Donohue Succeeding in Life After Swimming

  • By John Terry
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  • April 07, 2014 03:01 PM
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This is the 22nd of a season-long series that will feature updates on WVU swimming and diving alumni, as well as getting to know members of the current team.
Kevin Donohue at WVU in 2007
MORGANTOWN, W. Va. - The adversity former WVU swimmer Kevin Donohue faced throughout his swimming career could have prepared him for a career in almost anything.
Now, as a portfolio manager with United Bank, he performs credit analysis and underwriting, as well as lending, for commercial loans.
But the road to get there wasn’t easy.
Donohue started his collegiate swimming career at Northwestern with then-Northwestern assistant Sergio Lopez. But when Lopez left Northwestern to take the West Virginia job, Donohue left, too. He went back home to Rhode Island and swam on the side while taking a few college classes at the University of Rhode Island.
Lopez reached out to his former Wildcat swimmer and convinced him to come finish his career at West Virginia. But again, Donohue was faced with adversity. Lopez left the program, and current WVU head coach Vic Riggs entered the picture.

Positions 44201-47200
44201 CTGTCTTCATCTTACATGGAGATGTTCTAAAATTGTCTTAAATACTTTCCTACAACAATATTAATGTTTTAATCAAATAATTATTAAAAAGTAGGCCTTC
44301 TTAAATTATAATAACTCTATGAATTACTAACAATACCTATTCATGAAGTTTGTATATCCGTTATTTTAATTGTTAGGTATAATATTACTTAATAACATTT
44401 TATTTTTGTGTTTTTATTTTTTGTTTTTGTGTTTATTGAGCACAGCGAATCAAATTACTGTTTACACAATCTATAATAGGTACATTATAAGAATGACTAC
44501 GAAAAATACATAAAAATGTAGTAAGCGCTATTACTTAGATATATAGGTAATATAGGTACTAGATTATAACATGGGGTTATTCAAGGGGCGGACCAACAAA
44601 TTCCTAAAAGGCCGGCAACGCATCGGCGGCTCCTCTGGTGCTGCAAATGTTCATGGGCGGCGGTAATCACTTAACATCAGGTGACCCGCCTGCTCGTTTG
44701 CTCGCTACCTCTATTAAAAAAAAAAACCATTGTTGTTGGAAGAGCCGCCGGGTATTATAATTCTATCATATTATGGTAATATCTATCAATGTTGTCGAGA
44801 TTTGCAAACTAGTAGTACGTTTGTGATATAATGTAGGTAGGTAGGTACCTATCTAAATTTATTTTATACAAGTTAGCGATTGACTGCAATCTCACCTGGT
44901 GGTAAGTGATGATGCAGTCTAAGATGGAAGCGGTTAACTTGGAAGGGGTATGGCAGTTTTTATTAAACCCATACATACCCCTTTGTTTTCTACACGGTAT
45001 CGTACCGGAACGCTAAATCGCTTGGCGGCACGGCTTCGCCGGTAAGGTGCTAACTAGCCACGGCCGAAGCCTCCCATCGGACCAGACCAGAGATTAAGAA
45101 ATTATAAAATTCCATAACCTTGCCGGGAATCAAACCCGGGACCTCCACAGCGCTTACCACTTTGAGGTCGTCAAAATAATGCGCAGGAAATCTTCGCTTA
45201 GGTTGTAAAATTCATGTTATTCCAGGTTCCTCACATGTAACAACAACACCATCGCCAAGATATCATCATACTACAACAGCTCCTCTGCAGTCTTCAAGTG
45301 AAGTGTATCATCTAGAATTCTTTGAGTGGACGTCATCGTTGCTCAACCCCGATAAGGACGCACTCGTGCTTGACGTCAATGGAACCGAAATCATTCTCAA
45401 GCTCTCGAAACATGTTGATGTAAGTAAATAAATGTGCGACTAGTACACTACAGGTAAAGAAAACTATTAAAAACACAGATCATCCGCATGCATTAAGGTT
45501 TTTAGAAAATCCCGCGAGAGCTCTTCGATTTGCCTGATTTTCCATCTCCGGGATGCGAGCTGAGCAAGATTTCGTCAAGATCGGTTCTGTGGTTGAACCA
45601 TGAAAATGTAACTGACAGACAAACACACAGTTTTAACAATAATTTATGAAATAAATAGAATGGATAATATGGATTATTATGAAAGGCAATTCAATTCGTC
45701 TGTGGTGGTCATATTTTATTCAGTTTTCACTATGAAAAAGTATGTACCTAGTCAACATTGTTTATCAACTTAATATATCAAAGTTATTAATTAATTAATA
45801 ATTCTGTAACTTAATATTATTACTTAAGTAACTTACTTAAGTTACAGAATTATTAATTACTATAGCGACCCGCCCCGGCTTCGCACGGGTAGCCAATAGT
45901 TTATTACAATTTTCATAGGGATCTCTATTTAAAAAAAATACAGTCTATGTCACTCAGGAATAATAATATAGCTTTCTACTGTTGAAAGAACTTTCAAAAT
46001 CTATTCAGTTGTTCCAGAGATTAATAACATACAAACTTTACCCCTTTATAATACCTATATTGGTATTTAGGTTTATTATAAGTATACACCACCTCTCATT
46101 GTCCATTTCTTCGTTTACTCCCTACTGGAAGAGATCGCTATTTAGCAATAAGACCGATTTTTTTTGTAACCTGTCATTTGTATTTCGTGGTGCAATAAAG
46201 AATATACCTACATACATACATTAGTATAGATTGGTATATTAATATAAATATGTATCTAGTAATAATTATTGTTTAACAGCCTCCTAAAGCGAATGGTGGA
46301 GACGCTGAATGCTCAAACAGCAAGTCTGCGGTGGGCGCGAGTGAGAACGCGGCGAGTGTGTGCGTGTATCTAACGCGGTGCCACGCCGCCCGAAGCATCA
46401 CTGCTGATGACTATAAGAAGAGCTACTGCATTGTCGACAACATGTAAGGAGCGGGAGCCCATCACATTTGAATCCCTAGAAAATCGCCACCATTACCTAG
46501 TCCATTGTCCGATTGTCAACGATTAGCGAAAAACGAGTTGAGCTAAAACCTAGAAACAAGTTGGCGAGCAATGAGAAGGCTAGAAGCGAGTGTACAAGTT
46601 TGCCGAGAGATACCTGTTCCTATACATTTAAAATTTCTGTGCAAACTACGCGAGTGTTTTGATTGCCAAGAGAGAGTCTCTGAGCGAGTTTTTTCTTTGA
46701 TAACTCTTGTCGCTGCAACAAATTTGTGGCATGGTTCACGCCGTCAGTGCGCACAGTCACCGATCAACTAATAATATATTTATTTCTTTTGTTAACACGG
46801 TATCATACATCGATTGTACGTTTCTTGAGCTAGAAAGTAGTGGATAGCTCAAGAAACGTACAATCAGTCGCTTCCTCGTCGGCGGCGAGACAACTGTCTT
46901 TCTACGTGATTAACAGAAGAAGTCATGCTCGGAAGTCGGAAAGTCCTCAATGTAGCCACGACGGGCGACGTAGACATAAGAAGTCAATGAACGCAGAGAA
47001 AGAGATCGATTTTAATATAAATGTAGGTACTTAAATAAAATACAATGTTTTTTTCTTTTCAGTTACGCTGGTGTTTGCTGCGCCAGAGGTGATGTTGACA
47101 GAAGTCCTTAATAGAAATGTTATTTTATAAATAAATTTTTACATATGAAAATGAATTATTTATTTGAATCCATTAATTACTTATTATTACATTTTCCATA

“It was difficult,” Donohue said. “The reason I ended up transferring to WVU was the coach. Making the transition to West Virginia and then dealing with him leaving again right before my senior year was tough. I didn’t know Vic. I didn’t know his coaching style. I didn’t really know very much about him.”
But Donohue had decided that he was going to make it work. Regardless of the new coaching change he had goals that he was going to accomplish.
“I had goals, and I didn’t know if things were going to work out well with Vic or not,” he said. “I said if things are not going well, if we didn’t have a good relationship, if I didn’t like what he was doing, I was just going to work achieve what I wanted to do.
“Vic was far better than what I was setting the bar for.”
Donohue found his groove with Riggs and his staff which translated into immediate success. He placed fifth at NCAAs in the 100 breaststroke – the best finish ever for a WVU swimmer.
“The thing with swimming is all that work you put in throughout the year doesn’t really pay off until the end of the year,” he said. “A lot of times it’s hard to see the final picture, or see what you’re going to do at the end of the year when it’s October or November and practice is hard and you’re swimming slow.”
Following his swimming career at West Virginia, his relationship with Riggs blossomed into one that included being hired as the graduate assistant to assist the swimming program.
While a graduate assistant, Donohue received a Masters of Business Administration and a Masters of Finance. What he learned as a swimmer and a coach has carried over to his professional life, as well.
Some of things I think about now is just how much difference having a cohesive unit can make. When everyone on the team is on the same page and everyone holds everyone accountable for what they do, you operate at a much higher level,” he said. “I didn’t recognize it when it was happening, but looking back, it really makes a world of a difference when you have a team with great team chemistry.”